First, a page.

Microsoft said Tuesday it has uncovered new Russian hacking attempts targeting U.S. political groups ahead of the midterm elections. The company said a hacking group tied to the Russian government created fake internet domains that appeared to spoof two American conservative organizations: the Hudson Institute and the International Republican Institute. Other fake domains were designed to look as if they belonged to the U.S. Senate.
Microsoft didn't offer any further description of the fake sites.
Moscow is denying Microsoft's assertions. The Reuters news agency quotes Kremlin spokesperson Dmitry Peskov as remarking to reporters on a conference call, "We don't know what hackers they are talking about. ... Who exactly are they talking about? We don't understand what the proof and the basis is for them drawing these kind of conclusions. Such information (proof) is lacking."
Microsoft also announced that it's offering free cybersecurity protection to all U.S. political candidates, campaigns and other political organizations, at least so long as they're already using Microsoft's Office 365 productivity software. Facebook and Google have also promoted similar tools to combat campaign interference.
Tuesday's revelation came just weeks after a similar Microsoft discovery led Sen. Claire McCaskill, a Missouri Democrat who is running for re-election, to reveal that Russian hackers tried unsuccessfully to infiltrate her Senate computer network.
The hacking attempts mirror similar Russian attacks ahead of the 2016 election, which U.S. intelligence officials have said were focused on helping to elect Republican Donald Trump to the presidency by hurting his Democratic opponent, Hillary Clinton.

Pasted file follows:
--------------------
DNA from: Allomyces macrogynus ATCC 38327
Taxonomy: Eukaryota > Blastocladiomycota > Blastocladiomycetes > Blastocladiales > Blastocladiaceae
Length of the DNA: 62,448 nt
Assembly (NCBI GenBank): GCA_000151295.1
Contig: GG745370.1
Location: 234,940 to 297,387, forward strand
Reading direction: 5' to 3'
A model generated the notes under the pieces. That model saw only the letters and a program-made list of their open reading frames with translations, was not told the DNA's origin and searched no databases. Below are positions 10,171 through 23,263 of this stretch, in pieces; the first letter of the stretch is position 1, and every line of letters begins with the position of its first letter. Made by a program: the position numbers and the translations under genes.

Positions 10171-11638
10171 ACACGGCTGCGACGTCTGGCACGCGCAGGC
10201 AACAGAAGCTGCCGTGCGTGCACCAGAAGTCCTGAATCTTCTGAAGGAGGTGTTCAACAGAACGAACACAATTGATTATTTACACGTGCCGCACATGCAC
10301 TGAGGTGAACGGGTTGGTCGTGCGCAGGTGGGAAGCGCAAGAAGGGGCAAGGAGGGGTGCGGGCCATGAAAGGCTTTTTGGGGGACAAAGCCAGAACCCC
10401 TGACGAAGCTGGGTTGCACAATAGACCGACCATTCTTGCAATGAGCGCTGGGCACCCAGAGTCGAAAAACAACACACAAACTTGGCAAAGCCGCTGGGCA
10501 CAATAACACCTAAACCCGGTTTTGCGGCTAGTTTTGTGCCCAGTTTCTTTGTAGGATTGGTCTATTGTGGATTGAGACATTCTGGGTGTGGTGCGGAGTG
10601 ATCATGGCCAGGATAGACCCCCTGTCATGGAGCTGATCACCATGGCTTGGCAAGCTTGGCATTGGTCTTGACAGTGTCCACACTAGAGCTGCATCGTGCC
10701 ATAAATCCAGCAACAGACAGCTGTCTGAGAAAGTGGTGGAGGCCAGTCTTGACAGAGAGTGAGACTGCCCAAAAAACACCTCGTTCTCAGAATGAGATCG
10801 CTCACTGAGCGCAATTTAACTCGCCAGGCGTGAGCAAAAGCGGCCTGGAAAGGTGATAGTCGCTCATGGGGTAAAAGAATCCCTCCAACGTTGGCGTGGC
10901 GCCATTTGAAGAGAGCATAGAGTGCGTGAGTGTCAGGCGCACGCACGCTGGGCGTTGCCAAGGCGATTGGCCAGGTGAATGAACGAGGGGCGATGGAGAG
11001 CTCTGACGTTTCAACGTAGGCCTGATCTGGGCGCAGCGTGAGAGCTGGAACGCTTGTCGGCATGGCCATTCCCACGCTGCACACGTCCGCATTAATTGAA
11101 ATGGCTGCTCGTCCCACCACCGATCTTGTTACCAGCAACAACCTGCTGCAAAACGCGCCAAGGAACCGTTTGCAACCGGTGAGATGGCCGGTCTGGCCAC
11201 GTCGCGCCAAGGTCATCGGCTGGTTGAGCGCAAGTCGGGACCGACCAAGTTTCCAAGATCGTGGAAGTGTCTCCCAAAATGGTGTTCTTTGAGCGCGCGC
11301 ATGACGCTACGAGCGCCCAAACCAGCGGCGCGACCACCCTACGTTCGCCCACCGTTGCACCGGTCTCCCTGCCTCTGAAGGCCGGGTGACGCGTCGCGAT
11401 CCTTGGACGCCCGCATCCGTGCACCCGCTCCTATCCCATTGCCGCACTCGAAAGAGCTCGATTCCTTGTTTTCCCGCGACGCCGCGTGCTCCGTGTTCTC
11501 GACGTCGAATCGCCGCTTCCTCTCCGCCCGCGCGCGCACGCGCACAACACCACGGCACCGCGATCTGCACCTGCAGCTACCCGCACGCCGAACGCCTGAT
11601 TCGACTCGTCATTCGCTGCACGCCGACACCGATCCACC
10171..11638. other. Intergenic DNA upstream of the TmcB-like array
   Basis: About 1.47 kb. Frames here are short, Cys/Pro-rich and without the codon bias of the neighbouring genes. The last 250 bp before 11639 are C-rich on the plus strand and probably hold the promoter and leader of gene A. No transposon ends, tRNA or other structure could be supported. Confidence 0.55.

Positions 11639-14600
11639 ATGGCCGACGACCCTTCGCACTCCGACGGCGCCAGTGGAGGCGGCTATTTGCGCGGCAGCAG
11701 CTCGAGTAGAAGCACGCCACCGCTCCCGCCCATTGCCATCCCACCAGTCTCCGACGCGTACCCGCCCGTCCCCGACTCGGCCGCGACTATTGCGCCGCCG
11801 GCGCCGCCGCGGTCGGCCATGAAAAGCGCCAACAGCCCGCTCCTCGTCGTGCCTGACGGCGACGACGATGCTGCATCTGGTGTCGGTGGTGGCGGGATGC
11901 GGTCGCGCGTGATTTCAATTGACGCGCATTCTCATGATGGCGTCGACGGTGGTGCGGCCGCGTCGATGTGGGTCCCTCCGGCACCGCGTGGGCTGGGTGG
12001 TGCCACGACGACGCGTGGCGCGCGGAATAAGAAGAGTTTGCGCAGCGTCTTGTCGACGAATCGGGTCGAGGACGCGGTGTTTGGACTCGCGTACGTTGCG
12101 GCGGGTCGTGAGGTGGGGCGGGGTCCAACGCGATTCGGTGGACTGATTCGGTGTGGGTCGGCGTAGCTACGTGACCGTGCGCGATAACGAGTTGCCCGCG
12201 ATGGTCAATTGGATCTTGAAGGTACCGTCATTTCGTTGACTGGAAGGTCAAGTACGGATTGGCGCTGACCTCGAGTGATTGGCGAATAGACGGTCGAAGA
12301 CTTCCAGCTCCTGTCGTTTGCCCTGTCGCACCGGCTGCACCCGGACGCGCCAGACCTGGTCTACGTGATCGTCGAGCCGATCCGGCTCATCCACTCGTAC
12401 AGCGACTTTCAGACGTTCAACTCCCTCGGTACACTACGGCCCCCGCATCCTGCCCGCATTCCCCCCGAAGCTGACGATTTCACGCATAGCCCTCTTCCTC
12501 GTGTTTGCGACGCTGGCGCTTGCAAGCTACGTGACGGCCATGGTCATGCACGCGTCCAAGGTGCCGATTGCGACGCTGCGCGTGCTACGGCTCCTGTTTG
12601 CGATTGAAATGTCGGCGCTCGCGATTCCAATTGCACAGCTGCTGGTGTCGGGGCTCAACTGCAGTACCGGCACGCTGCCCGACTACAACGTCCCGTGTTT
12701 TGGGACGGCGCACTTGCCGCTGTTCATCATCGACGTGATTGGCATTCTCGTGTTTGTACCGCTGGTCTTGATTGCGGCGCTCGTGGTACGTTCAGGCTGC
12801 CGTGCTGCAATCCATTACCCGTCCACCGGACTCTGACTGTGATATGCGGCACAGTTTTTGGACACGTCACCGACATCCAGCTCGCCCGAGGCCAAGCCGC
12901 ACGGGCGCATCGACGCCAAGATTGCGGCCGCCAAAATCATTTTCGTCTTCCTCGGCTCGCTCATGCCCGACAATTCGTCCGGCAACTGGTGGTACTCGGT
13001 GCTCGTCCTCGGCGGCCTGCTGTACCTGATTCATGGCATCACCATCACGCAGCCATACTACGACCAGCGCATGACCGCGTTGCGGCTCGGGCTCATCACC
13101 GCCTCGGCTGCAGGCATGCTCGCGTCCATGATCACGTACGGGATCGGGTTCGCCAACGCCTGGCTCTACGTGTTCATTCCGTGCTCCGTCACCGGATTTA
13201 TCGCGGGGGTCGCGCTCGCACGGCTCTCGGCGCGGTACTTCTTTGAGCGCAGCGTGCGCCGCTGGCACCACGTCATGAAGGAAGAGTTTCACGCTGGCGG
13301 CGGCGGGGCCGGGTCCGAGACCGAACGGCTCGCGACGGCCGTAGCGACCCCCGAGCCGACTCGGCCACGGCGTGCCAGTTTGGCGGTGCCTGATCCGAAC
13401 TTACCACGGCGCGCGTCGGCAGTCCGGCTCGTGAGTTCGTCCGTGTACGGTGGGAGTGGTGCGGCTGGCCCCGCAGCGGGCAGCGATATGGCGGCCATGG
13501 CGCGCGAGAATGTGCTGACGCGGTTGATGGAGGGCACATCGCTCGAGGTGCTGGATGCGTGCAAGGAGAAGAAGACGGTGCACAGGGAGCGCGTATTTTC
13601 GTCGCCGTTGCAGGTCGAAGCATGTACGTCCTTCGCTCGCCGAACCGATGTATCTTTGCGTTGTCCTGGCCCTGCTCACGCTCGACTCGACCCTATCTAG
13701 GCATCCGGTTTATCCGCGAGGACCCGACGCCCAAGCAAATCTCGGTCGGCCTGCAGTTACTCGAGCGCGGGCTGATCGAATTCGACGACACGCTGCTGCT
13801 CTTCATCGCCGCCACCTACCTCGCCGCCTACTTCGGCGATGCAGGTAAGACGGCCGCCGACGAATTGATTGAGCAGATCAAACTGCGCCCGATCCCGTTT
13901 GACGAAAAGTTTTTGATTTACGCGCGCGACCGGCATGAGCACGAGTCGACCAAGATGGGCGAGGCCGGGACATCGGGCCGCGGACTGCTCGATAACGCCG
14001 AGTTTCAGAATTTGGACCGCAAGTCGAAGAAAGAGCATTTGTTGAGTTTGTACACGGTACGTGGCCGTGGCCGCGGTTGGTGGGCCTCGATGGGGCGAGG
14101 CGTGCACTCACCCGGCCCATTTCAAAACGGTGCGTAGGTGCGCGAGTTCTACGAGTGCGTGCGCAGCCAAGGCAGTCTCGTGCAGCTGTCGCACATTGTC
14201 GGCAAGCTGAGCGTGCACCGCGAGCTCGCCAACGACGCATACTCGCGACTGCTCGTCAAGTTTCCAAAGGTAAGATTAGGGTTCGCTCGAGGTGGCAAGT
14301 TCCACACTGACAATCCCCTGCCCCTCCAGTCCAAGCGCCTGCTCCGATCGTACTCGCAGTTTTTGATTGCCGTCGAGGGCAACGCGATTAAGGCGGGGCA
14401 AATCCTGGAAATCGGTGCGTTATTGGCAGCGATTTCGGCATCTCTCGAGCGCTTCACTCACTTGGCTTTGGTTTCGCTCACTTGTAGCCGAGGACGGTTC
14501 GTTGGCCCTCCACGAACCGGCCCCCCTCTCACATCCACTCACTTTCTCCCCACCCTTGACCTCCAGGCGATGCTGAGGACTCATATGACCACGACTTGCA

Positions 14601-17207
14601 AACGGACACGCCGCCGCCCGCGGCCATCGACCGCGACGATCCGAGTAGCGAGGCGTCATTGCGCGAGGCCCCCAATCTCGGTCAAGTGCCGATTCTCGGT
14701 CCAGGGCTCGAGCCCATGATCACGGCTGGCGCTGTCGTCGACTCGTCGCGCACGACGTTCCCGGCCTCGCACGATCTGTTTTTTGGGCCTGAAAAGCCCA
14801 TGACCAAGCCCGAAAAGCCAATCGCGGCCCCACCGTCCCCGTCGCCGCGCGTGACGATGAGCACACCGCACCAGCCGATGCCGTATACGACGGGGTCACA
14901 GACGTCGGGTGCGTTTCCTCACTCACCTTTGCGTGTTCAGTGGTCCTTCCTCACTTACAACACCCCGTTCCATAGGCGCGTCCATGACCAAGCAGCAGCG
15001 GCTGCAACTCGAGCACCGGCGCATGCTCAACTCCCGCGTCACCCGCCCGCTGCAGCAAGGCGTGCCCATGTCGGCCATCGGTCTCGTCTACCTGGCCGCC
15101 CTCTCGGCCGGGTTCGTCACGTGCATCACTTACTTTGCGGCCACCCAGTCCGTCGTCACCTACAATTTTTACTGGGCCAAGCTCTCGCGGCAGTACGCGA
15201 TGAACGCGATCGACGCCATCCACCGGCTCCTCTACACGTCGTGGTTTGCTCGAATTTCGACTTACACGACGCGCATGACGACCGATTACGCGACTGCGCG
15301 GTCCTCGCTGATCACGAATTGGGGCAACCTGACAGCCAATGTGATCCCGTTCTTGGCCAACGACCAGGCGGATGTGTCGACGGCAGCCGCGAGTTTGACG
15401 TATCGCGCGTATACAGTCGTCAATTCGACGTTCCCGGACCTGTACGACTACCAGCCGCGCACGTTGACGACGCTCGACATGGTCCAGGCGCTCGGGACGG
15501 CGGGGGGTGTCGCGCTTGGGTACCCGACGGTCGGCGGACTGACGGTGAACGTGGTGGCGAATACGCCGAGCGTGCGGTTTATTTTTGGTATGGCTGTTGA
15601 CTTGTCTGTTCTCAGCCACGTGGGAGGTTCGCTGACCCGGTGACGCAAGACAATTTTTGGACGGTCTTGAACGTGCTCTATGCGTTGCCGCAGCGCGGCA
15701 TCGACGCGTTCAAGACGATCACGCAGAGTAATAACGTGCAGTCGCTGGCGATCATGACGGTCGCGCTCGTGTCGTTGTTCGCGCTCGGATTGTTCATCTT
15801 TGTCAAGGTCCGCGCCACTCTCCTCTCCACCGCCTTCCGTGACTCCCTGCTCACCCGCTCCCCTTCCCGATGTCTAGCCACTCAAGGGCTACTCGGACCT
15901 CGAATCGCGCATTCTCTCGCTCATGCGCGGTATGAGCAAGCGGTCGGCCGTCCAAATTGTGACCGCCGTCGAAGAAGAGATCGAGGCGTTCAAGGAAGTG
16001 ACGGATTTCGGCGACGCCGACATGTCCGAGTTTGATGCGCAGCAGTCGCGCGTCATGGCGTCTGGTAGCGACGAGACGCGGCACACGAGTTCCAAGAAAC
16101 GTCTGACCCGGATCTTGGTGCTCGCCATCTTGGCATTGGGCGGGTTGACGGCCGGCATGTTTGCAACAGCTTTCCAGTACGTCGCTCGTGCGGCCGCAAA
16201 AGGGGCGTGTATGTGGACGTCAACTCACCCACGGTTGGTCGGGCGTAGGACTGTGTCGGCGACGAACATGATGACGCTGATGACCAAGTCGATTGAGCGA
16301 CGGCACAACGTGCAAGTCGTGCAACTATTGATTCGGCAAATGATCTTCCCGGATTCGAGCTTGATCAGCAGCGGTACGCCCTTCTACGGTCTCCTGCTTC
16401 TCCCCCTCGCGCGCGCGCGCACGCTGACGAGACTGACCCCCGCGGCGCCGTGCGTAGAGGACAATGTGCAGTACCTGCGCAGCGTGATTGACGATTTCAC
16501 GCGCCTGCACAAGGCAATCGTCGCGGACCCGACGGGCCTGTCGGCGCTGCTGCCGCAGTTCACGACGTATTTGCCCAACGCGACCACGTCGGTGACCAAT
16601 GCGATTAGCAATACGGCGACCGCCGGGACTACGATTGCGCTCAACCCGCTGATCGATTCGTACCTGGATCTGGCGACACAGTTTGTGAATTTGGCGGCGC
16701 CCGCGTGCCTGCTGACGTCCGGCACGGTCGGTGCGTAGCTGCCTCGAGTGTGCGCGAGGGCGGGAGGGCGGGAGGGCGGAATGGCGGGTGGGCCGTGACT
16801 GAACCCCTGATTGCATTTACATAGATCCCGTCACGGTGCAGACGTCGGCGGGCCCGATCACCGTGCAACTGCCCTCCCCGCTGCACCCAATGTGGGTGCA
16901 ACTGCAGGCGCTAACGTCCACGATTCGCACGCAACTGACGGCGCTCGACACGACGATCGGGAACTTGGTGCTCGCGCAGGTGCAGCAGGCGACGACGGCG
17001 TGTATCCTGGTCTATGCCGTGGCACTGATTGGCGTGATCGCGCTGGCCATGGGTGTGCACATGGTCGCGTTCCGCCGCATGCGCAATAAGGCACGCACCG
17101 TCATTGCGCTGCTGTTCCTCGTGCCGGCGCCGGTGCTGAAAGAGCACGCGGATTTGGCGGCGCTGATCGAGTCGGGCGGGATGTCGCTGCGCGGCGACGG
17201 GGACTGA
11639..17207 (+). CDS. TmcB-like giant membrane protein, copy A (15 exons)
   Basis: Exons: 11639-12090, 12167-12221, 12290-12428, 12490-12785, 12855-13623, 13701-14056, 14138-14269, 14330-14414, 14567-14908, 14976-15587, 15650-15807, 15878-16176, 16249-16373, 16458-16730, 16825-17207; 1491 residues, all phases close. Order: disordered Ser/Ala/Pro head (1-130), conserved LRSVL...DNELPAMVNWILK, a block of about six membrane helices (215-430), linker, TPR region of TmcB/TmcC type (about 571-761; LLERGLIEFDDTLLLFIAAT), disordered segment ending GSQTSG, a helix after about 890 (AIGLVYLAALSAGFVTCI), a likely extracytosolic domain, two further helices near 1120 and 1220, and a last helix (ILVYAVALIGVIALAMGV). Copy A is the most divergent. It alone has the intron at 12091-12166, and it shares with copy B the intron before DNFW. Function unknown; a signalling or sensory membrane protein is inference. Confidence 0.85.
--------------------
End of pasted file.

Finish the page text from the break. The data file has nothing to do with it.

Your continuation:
This time, more than helping one political party over another, "This activity is most fundamentally focused on disrupting democracy," Brad Smith, Microsoft's president and chief legal officer, said in an interview this week.
Smith said there is no sign the hackers were successful in persuading anyone to click on the fake websites, which could have exposed a target victim to computer infiltration, hidden surveillance and data theft. Both conservative think tanks said they have tried to be vigilant about "spear-phishing" email attacks because their global pro-democracy work has frequently drawn the ire of authoritarian governments.
"We're glad that our work is attracting the attention of bad actors," said Hudson Institute spokesman David Tell. "It means we're having an effect, presumably."
The International Republican Institute is led by a board that includes six Republican senators, and one prominent Russia critic and Senate hopeful, Mitt Romney, who is running for a Utah seat this fall.
Microsoft calls the hacking group Strontium; others call it Fancy Bear or APT28. An indictment from U.S. special counsel Robert Mueller has tied it to Russian's main intelligence agency, known as the GRU, and to the 2016 email hacking of both the Democratic National Committee and the Clinton campaign.
"We have no doubt in our minds" who is responsible, Smith said.
In a blog post, he said Microsoft's Digital Crimes Unit got a court order last week allowing it to "disrupt and transfer control of" the domains.
"As a special master appointed by a federal judge concluded in the recent court order obtained by DCU," Smith wrote, "there is 'good cause' to believe that Strontium is 'likely to continue' its conduct. In the face of this continuing activity, we must work on the assumption that these attacks will broaden further. An effective response will require even more work to bring people and expertise together from across governments, political parties, campaigns and the tech sector."
Microsoft has waged a legal battle with Strontium since suing it in a Virginia federal court in summer 2016. The company obtained court approval last year allowing it to seize certain fake domains created by the group. It has so far used the courts to shut down 84 fake websites created by the group, including the most recent six announced Tuesday.
Microsoft has argued in court that by setting up fake but realistic-looking domains, the hackers were misusing Microsoft trademarks and services to hack into targeted computer networks, install malware and steal sensitive emails and other data.